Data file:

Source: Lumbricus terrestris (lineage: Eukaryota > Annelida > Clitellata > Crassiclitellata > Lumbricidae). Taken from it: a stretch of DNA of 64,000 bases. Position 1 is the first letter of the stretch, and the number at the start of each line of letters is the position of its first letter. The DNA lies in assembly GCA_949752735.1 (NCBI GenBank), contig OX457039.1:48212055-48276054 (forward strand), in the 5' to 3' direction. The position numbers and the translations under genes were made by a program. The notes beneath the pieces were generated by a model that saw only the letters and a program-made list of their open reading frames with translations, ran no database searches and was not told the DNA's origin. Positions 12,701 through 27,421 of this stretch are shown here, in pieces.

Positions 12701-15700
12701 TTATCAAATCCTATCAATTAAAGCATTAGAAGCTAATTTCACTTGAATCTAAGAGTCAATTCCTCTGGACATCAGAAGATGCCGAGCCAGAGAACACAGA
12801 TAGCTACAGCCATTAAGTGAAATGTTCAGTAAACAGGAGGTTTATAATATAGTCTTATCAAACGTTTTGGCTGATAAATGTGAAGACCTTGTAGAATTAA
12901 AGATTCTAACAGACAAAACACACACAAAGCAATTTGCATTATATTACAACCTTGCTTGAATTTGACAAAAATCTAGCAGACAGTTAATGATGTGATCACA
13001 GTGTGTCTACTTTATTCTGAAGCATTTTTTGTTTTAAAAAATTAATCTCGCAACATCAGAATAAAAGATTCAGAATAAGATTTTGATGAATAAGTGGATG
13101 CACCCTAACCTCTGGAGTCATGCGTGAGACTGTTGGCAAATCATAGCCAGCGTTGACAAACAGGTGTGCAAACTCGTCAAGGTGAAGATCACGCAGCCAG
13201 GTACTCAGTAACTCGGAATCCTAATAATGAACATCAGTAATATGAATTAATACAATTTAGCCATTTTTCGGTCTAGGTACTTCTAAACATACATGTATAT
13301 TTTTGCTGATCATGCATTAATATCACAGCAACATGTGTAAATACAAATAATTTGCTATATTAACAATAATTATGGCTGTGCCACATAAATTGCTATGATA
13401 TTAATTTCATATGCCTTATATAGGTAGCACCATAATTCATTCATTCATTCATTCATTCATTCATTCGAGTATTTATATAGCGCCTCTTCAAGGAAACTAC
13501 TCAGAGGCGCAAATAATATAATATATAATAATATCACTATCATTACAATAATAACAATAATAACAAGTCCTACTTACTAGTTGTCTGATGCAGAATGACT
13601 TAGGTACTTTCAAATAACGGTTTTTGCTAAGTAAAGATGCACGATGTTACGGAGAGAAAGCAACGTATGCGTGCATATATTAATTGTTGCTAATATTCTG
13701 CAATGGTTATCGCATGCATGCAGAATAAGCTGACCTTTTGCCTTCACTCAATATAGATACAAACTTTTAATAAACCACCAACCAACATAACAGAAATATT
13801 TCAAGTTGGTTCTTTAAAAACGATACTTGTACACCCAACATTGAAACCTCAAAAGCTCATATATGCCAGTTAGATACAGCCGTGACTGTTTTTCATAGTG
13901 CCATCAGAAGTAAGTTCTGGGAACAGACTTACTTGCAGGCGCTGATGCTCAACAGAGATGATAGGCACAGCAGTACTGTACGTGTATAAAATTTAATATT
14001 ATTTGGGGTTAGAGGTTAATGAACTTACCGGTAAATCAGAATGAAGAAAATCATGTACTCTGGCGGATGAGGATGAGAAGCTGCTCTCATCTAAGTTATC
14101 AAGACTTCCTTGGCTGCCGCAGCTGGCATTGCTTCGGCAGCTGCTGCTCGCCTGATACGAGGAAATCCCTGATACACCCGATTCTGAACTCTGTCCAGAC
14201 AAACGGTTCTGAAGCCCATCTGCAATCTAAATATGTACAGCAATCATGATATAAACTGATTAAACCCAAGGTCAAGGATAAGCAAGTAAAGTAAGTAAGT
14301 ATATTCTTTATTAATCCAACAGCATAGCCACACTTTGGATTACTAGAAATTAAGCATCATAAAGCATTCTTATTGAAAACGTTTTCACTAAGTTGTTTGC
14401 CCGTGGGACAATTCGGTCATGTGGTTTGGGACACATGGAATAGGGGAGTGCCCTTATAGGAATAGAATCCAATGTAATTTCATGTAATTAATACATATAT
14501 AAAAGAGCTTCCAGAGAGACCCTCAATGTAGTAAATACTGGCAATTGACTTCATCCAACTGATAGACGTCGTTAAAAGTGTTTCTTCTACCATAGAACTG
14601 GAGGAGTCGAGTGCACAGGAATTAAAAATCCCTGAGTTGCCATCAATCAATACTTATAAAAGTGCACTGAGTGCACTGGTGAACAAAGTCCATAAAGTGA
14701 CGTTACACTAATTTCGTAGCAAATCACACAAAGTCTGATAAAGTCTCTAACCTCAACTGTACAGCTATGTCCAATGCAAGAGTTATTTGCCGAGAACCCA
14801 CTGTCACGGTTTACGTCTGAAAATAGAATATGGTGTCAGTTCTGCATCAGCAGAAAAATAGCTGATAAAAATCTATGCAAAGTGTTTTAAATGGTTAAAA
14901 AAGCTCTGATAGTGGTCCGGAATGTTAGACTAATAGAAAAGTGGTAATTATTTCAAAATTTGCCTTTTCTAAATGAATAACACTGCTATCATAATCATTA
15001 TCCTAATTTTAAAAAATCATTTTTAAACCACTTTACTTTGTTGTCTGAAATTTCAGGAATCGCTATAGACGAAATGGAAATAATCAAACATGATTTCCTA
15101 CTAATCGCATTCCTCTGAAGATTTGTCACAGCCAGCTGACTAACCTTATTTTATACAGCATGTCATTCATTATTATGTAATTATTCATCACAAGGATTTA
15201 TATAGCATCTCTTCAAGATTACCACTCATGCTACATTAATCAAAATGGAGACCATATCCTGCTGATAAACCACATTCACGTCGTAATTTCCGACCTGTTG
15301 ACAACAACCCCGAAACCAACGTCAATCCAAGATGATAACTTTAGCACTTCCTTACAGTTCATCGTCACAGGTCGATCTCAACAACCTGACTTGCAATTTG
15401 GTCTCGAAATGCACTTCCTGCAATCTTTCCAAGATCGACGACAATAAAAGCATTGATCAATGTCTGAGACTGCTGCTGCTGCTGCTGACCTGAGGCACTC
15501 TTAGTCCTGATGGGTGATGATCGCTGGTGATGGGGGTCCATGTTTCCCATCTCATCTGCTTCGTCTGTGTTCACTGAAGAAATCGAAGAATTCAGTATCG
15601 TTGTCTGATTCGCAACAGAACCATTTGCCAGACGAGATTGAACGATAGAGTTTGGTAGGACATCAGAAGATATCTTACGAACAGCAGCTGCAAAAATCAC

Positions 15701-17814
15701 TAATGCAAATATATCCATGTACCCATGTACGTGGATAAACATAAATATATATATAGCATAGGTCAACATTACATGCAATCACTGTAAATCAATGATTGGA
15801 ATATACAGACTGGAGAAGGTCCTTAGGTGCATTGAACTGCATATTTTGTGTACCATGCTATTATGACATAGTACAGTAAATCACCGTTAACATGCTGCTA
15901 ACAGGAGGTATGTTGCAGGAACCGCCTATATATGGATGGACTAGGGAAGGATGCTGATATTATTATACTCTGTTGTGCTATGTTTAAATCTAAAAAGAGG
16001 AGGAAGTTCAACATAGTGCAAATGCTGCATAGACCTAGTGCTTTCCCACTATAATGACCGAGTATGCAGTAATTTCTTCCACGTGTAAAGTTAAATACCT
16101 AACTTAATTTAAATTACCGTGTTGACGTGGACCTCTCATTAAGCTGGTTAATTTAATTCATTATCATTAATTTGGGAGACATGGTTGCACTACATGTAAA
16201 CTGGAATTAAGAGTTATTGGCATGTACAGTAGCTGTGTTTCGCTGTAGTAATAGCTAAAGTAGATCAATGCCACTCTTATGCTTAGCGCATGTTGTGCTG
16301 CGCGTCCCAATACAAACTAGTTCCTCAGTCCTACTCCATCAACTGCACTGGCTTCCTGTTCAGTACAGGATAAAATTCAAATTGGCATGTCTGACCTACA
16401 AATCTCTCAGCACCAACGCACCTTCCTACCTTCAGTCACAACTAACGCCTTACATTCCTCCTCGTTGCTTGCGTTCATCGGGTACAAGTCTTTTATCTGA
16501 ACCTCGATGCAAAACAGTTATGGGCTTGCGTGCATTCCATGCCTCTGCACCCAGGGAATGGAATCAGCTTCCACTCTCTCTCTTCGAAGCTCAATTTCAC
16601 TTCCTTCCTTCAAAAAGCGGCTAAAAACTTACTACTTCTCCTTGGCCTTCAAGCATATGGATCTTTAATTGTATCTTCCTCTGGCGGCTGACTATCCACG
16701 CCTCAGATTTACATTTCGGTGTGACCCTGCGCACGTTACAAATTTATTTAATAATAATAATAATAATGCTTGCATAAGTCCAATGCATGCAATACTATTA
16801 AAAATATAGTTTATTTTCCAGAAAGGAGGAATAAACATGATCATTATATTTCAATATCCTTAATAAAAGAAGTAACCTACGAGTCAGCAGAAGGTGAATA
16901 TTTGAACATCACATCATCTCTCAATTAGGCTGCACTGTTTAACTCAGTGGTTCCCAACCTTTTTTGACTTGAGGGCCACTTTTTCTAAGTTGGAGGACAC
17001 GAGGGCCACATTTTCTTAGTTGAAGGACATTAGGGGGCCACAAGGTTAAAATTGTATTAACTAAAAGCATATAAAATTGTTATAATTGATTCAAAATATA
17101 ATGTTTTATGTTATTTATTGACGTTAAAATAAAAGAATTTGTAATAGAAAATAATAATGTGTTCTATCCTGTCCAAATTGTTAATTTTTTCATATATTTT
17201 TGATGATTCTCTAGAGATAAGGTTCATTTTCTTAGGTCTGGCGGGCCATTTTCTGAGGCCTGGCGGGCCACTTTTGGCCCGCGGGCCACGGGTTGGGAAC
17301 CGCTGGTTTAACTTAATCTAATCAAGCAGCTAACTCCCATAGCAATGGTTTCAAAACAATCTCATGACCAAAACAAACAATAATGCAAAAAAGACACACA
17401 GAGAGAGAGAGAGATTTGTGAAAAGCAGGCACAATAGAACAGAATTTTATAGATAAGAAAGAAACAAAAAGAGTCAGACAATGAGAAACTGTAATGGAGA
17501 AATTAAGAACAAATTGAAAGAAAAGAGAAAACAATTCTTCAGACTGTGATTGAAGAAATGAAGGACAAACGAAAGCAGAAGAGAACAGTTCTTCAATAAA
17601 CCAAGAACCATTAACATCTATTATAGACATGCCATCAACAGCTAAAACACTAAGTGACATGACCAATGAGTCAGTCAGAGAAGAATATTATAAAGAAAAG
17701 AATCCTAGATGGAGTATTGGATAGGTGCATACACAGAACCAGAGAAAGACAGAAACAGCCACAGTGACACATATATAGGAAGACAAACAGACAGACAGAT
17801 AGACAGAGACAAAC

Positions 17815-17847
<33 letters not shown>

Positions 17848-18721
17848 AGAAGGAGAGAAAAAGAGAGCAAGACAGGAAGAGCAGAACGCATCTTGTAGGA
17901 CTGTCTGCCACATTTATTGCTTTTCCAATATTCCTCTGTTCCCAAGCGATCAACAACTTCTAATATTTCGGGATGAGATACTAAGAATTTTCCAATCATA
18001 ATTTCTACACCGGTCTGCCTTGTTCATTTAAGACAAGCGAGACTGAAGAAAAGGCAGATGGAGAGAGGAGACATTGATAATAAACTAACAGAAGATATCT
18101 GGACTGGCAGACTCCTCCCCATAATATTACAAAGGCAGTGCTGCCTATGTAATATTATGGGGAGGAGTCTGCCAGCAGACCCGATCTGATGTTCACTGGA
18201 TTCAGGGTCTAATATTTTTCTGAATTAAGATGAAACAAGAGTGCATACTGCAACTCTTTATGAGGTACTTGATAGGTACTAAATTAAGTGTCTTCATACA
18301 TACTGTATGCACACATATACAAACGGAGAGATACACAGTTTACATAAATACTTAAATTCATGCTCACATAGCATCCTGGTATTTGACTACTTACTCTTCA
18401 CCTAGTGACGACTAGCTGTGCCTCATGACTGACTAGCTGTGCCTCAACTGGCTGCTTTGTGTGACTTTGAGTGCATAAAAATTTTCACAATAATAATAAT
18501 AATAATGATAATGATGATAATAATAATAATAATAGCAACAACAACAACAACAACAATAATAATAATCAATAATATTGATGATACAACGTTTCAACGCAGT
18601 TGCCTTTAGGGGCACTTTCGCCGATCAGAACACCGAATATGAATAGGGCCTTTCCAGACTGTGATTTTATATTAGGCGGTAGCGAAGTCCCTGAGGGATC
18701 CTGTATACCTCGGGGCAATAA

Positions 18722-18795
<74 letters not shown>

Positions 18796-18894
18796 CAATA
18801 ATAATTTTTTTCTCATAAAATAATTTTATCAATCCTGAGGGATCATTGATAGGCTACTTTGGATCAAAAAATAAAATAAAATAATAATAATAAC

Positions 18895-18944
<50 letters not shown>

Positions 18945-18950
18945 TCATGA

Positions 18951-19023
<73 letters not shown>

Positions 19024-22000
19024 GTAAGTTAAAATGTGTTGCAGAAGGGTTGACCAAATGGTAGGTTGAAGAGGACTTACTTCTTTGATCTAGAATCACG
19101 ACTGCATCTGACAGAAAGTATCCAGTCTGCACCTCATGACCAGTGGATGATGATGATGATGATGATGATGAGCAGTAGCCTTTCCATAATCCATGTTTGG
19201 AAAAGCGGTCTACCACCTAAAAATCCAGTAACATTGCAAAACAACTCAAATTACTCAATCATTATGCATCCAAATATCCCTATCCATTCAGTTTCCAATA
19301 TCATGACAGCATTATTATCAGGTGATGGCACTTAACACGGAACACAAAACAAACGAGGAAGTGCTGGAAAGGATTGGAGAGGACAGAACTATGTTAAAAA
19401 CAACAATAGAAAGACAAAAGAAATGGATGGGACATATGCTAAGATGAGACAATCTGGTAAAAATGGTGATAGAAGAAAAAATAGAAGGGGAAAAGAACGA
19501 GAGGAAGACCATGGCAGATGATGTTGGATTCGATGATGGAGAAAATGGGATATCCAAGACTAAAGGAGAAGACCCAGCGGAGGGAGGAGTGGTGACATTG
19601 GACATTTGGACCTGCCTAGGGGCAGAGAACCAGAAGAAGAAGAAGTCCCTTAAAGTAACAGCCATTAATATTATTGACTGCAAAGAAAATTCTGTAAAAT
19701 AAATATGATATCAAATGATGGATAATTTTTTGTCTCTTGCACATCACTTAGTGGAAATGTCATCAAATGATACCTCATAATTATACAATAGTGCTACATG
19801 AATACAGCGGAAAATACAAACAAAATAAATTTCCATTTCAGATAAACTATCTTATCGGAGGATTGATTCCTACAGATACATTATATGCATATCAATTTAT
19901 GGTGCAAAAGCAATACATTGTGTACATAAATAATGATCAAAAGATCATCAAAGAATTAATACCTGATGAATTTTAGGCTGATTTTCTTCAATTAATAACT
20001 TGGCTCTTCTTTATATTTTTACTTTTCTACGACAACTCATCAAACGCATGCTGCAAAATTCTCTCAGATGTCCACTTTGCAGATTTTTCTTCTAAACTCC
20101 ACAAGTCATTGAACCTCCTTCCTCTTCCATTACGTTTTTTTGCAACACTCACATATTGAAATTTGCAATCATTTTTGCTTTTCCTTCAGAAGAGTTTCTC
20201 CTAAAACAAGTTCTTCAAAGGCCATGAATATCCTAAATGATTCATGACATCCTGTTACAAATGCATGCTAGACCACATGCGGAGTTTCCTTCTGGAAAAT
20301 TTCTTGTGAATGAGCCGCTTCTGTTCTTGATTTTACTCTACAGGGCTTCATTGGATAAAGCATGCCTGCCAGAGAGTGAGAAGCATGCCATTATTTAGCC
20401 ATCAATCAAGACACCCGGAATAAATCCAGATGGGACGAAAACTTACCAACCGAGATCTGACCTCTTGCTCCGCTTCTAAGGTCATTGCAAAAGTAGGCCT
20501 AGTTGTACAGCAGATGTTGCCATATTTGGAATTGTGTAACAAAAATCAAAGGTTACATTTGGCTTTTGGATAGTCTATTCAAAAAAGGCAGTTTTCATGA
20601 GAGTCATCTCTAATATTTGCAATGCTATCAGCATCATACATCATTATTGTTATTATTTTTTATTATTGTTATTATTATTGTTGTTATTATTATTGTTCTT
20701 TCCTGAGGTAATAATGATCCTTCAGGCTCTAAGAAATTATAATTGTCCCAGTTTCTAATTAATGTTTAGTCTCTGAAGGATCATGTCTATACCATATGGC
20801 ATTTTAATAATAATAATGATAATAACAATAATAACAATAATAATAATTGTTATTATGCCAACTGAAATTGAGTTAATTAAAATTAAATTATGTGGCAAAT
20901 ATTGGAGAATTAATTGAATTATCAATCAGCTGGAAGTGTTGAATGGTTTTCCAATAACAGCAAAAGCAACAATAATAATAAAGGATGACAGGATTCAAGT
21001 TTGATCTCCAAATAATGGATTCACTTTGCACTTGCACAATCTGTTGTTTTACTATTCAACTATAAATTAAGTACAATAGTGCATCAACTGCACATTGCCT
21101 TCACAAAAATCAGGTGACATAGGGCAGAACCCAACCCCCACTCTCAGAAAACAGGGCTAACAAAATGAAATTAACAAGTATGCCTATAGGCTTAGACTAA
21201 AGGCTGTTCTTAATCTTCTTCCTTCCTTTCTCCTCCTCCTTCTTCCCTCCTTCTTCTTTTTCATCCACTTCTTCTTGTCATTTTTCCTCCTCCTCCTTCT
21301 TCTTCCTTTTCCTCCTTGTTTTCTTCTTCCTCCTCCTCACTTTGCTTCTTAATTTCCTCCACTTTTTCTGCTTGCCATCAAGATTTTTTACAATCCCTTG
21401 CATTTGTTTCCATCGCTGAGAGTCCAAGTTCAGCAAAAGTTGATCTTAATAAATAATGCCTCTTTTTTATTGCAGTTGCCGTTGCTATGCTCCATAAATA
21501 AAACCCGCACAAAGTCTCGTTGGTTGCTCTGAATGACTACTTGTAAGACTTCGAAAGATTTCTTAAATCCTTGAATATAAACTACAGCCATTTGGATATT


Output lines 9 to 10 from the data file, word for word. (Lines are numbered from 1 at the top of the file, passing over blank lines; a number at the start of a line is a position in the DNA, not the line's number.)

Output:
13301 TTTTGCTGATCATGCATTAATATCACAGCAACATGTGTAAATACAAATAATTTGCTATATTAACAATAATTATGGCTGTGCCACATAAATTGCTATGATA
13401 TTAATTTCATATGCCTTATATAGGTAGCACCATAATTCATTCATTCATTCATTCATTCATTCATTCGAGTATTTATATAGCGCCTCTTCAAGGAAACTAC